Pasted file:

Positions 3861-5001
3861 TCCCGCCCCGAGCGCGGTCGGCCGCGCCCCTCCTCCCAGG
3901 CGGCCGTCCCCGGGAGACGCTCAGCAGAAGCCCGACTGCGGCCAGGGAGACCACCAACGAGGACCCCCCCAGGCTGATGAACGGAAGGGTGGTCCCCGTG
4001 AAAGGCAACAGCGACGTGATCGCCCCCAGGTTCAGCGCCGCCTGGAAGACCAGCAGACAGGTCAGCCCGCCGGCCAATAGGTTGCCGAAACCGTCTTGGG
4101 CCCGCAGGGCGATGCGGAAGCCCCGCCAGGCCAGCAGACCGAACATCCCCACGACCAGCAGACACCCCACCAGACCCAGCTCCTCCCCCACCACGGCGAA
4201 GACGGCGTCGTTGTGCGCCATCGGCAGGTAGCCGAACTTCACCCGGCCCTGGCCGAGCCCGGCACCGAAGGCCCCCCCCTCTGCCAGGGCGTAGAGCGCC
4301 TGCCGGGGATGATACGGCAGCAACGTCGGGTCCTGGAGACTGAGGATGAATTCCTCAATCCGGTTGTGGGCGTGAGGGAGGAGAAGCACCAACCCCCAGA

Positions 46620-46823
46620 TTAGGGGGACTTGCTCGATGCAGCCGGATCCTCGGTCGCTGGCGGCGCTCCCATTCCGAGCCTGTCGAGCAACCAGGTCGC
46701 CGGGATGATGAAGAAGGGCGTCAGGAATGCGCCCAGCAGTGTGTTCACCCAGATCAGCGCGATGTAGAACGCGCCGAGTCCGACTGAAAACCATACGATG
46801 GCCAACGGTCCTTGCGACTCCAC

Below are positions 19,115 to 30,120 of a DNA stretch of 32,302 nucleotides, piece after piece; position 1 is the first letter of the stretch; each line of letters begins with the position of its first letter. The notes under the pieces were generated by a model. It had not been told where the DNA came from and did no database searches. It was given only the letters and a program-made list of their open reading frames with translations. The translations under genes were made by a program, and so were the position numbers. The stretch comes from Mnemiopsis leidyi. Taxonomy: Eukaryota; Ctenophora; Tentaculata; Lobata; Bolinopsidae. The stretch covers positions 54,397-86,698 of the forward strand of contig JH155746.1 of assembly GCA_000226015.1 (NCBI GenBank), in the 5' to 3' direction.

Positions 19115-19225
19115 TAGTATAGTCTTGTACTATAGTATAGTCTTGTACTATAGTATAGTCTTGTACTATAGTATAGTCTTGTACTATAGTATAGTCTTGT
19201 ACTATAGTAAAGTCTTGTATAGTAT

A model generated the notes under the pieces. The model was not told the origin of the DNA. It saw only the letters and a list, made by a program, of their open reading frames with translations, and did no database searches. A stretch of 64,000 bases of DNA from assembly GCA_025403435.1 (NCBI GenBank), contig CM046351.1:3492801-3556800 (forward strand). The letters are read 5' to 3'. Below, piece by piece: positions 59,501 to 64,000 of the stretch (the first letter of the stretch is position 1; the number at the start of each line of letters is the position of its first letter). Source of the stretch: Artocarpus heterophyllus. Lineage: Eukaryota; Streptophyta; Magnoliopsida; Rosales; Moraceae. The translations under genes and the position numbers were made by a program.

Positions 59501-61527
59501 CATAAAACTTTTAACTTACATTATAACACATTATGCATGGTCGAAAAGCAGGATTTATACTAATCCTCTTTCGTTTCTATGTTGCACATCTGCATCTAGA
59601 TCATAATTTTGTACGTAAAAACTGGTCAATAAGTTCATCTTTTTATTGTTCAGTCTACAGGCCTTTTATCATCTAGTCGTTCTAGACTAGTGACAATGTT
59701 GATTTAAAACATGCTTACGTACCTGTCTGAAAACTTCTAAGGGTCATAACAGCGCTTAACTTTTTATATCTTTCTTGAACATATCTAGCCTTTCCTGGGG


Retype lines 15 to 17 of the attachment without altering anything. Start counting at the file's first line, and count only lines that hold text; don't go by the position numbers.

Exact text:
19201 ACTATAGTAAAGTCTTGTATAGTAT

A model generated the notes under the pieces. The model was not told the origin of the DNA. It saw only the letters and a list, made by a program, of their open reading frames with translations, and did no database searches. A stretch of 64,000 bases of DNA from assembly GCA_025403435.1 (NCBI GenBank), contig CM046351.1:3492801-3556800 (forward strand). The letters are read 5' to 3'. Below, piece by piece: positions 59,501 to 64,000 of the stretch (the first letter of the stretch is position 1; the number at the start of each line of letters is the position of its first letter). Source of the stretch: Artocarpus heterophyllus. Lineage: Eukaryota; Streptophyta; Magnoliopsida; Rosales; Moraceae. The translations under genes and the position numbers were made by a program.

Positions 59501-61527